A former airport director from northern California was hired as interim manager at the Martha’s Vineyard Airport this week.

Rod Dinger will begin work on Monday.

Following the resignation of both the manager and acting manager in the past three months, the airport commission moved quickly to find a short-term manager. A search has been under way for a permanent manager since former manager Sean Flynn resigned in December under pressure.

Former assistant manager Deborah Potter, who has been acting manager since September, announced her resignation last month.

Mr. Dinger was most recently the airport director for Redding, Calif., which owns and manages two airports. He worked there for 25 years before retiring in December. He will be paid $11,000 per month, with housing and a vehicle also provided.

Airport commission vice chairman Robert Rosenbaum said this week that the Federal Aviation Administration and the Massachusetts Department of Transportation Aeronautics Division had strongly recommended the hiring of an interim manager with certification as an accredited airport executive.

“They were very clear that muddling through was not something they thought was appropriate,” Mr. Rosenbaum said. “We really didn’t think so either.”

Mr. Dinger is not a candidate for the permanent job.

Mr. Rosenbaum said the hope is to have a new manager in place by Memorial Day.

Meanwhile, at their monthly meeting Wednesday, Dukes County commissioners appointed Don Ogilvie and Kristin Zern to three-year terms on the airport commission.

The appointments mark a complete turnover in the airport commission, following two years of internal turmoil and legal action between the county commission and the airport commission. Over the past two years, the county commission has replaced all seven airport commissioners.

Before the vote, county commissioners outlined the qualities they were looking for in new appointees.

“It’s been stressful at the airport,” said commissioner Gretchen Tucker Underwood. “I’m looking for someone that can be aware of that situation. I’m looking for someone who is innovative and looking for new approaches to airport management. I’m looking for somebody who is open minded.”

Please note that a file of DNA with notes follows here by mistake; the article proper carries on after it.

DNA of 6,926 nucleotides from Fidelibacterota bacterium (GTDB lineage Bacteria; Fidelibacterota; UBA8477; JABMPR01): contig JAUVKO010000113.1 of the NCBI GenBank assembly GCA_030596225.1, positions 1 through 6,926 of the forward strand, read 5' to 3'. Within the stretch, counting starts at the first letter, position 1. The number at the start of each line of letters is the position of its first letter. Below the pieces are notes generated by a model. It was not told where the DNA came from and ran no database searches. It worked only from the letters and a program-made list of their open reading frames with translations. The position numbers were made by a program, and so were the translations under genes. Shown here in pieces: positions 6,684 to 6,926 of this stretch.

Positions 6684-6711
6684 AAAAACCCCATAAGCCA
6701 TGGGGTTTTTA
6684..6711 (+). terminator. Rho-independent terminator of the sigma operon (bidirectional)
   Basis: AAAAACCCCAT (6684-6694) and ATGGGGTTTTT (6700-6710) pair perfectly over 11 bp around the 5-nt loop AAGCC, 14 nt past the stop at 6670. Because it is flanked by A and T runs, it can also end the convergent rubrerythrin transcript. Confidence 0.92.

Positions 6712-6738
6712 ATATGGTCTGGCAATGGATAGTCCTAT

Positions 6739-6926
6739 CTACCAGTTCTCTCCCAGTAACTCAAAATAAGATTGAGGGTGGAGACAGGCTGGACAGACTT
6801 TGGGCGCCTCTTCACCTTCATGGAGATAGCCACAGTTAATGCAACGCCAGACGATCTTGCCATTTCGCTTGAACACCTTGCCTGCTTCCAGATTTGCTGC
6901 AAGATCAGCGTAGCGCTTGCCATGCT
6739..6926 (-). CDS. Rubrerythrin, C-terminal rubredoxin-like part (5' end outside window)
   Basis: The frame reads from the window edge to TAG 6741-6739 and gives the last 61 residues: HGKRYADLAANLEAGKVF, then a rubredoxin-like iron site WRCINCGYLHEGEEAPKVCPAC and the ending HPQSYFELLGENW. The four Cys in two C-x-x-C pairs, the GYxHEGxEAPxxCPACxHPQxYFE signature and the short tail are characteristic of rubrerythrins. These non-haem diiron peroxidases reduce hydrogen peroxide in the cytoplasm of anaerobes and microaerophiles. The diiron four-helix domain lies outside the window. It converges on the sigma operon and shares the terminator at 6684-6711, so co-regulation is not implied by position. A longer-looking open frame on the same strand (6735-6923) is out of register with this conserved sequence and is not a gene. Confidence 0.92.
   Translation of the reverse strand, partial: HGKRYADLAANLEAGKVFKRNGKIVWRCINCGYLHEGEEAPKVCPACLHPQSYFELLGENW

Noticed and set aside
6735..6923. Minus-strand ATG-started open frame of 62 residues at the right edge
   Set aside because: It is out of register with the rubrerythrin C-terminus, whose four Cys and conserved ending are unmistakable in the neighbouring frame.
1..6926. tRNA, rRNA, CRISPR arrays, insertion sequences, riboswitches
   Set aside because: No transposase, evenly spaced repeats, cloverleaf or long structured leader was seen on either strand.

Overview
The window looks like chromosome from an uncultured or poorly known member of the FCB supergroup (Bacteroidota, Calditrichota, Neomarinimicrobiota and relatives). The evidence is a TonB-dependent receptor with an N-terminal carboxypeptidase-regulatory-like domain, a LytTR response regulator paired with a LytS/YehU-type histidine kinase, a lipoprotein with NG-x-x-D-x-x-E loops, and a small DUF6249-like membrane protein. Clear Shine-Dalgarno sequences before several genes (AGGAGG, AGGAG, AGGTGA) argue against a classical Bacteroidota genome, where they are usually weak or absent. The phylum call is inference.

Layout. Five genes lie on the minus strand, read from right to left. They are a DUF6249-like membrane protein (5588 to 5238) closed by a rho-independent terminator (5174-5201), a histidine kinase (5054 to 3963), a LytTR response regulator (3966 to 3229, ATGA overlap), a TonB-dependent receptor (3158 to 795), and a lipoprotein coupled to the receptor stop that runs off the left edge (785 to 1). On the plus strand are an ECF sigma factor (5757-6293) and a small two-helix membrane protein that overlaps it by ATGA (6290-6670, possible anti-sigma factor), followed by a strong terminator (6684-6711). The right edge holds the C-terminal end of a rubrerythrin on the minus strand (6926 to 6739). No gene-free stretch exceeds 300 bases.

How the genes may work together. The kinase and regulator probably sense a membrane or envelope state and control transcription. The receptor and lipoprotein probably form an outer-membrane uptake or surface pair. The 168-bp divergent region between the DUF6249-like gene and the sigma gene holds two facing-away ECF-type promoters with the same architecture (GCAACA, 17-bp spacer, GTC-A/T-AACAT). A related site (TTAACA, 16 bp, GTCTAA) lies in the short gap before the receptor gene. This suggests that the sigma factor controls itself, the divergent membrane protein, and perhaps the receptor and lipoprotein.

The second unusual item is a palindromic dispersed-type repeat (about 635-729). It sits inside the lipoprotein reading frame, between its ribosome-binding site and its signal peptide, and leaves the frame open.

“I’m looking for diversity,” said commission vice-chairman David Holway. “All the appointments we make should reflect the makeup of the Island.”

Seven commissioners voted for Ms. Zern; six voted for Mr. Ogilvie.

Ms. Zern is executive director of the Association of Travel Marketing Executives, with a background in sales and marketing.

In her interview before the commission, she said she would focus on customer service issues at the airport. She lives in West Tisbury.

Mr. Ogilvie, also of West Tisbury, is a pilot and a retired financial executive who served in government, the private sector and academia. He was an associate dean at the Yale University School of Management, headed the American Bankers Association, and served in the administration of President Gerald Ford, before his retirement in 2005.

He told commissioners during his interview that he would bring the perspective of a pilot with 46 years of experience flying different kinds of aircraft, and flying into hundreds of airports.

Also at the meeting, county commissioners balked at approving a grant assurances contract for the airport, a condition of receiving $600,000 in grant funds from the FAA for new snow removal equipment.

Commissioners agreed to send the documents to their attorney for a second review.

Previous grant assurances were a factor in a legal tussle between the county and the airport over control and authority at the Island’s only commercial airport.

Commissioner Lenny Jason Jr. was a chief critic this week.

“You know how much money these grant assurances cost this county,” he said, referring to the previous lawsuit. “Let’s do it right. I’m questioning why we’re going to sign something for 20 years.”

“To get the money you have to agree,” said commissioner Leon Brathwaite. “I agree we might want to look at it, but I think we will be signing it.”

But Mr. Holway said: “You may be signing it, doesn’t necessarily mean I’ll be signing it.”

The commission agreed to continue the discussion at their next meeting on April 6.